The Communist Manifesto
The Communist Manifesto is an early communist pamphlet written by Karl Marx and Friedrich Engels in 1847 under the title "Manifesto of the Communist Party" and released in 1848. The book consists of a systematical exposition of the ideas and aims of the Communists at that time. As such, the work contains brief explanations of the materialist conception of history, class struggle, and so on. It is divided into four chapters and largely based on Engels' "Principles of Communism".
The Manifesto is considered by many Marxists to be outdated as far as an understanding of Marxism goes, espousing many positions that Marx and Engels later abandoned (such as imminent annihilation of the middle class, which would actually grow in the following years, something Marx addressed in his 1863 Manuscript, Theories of Surplus Value).
The Ten Planks of Communism proposed in the Manifesto should be read in the context of their time. Most modern communists, taking changed historical conditions into account, do not propose to actually implement the policies it describes.
- Abolition of property in land and application of all rents of land to public purposes.
- A heavy progressive or graduated income tax.
- Abolition of all rights of inheritance.
- Confiscation of the property of all emigrants and rebels.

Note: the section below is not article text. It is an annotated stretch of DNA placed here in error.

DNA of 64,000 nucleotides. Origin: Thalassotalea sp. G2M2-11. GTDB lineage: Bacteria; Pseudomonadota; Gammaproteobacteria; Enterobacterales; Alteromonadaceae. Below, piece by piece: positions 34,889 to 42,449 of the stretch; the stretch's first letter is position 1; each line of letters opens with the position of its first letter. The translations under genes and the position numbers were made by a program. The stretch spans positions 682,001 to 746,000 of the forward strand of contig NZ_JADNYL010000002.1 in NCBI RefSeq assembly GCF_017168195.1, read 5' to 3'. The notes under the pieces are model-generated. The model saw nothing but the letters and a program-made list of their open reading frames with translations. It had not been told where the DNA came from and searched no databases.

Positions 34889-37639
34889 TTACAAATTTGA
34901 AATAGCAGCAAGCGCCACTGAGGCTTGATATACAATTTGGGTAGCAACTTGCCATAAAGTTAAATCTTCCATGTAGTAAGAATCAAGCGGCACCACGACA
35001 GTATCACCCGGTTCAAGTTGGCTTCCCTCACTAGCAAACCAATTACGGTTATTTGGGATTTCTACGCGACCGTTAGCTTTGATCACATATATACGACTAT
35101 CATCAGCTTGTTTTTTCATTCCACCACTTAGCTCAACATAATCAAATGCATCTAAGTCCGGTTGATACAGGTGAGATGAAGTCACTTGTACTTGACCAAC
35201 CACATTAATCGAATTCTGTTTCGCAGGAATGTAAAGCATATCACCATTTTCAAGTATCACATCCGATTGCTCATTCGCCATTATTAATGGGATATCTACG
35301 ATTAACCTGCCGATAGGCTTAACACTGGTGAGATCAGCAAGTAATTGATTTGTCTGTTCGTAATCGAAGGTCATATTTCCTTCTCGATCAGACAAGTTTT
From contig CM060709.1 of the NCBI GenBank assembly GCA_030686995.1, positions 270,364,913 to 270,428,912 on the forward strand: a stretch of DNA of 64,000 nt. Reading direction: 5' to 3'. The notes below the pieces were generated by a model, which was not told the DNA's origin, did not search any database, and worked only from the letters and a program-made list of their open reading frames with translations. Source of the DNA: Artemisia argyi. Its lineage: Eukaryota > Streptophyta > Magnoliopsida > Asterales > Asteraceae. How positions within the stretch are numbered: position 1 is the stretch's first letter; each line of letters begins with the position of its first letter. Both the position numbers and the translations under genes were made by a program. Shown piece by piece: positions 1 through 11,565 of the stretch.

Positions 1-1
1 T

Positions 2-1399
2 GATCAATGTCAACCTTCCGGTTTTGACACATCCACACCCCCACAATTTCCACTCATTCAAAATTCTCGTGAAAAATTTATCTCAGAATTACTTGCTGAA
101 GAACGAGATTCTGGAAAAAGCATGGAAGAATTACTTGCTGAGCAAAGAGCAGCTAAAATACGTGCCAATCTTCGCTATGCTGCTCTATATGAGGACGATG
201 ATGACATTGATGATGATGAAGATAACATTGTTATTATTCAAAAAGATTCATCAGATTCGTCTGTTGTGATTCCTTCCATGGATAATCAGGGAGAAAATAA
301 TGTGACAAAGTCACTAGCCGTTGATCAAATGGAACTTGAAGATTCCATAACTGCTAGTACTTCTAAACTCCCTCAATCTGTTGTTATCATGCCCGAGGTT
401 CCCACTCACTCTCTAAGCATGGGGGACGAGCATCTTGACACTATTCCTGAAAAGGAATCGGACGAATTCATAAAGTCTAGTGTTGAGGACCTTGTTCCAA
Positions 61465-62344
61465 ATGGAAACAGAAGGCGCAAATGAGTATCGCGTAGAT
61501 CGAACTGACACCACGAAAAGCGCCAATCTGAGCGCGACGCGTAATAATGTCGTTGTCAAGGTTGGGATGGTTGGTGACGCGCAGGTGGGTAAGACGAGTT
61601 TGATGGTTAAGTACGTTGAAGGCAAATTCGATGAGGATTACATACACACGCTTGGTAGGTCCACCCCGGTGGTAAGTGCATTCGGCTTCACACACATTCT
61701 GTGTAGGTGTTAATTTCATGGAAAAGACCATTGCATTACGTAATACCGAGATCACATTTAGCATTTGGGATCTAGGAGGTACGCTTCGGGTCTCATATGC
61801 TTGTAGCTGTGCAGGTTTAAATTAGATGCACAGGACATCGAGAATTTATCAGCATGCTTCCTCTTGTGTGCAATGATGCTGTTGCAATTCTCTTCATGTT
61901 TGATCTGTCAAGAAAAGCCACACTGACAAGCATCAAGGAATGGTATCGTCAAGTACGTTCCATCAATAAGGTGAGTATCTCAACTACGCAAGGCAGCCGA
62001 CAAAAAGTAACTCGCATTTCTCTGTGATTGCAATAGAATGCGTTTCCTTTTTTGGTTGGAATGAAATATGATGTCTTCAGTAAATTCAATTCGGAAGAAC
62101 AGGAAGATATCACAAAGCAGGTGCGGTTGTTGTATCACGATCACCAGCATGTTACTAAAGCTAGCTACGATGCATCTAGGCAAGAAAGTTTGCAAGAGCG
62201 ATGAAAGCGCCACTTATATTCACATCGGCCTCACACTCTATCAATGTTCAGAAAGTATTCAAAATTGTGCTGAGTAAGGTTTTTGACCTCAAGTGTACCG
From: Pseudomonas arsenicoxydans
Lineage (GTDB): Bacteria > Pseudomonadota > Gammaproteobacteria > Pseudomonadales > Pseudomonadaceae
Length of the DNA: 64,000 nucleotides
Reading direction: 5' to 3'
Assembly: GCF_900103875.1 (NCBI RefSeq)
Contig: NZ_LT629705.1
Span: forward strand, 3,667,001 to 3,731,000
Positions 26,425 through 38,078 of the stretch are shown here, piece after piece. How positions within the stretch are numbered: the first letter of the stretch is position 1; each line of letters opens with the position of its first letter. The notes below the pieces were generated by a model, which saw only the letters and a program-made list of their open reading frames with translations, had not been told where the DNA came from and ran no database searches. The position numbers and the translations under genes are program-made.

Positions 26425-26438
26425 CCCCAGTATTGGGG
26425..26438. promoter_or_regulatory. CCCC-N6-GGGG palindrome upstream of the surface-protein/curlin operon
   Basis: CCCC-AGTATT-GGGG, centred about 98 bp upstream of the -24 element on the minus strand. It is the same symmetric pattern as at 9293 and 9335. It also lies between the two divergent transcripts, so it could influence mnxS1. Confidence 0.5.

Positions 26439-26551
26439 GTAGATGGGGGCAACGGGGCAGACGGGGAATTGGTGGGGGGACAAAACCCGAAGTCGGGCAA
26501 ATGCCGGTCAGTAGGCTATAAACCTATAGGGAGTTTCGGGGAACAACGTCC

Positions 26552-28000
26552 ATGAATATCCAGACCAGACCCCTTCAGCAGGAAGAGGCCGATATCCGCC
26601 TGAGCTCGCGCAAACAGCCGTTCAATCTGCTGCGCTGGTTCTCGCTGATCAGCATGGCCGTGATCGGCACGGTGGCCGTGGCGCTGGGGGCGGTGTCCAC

- Centralization of credit in the hands of the state, by means of a national bank with State capital and an exclusive monopoly.
- Centralization of the means of communication and transport in the hands of the State.
- Extension of factories and instruments of production owned by the State; the bringing into cultivation of waste-lands, and the improvement of the soil generally in accordance with a common plan.
- Equal liability of all to work. Establishment of industrial armies, especially for agriculture.
- Combination of agriculture with manufacturing industries; gradual abolition of all the distinction between town and country by a more equable distribution of the populace over the country.
- Free education for all children in public schools. Abolition of children’s factory labour in its present form. Combination of education with industrial production, etc., etc.}}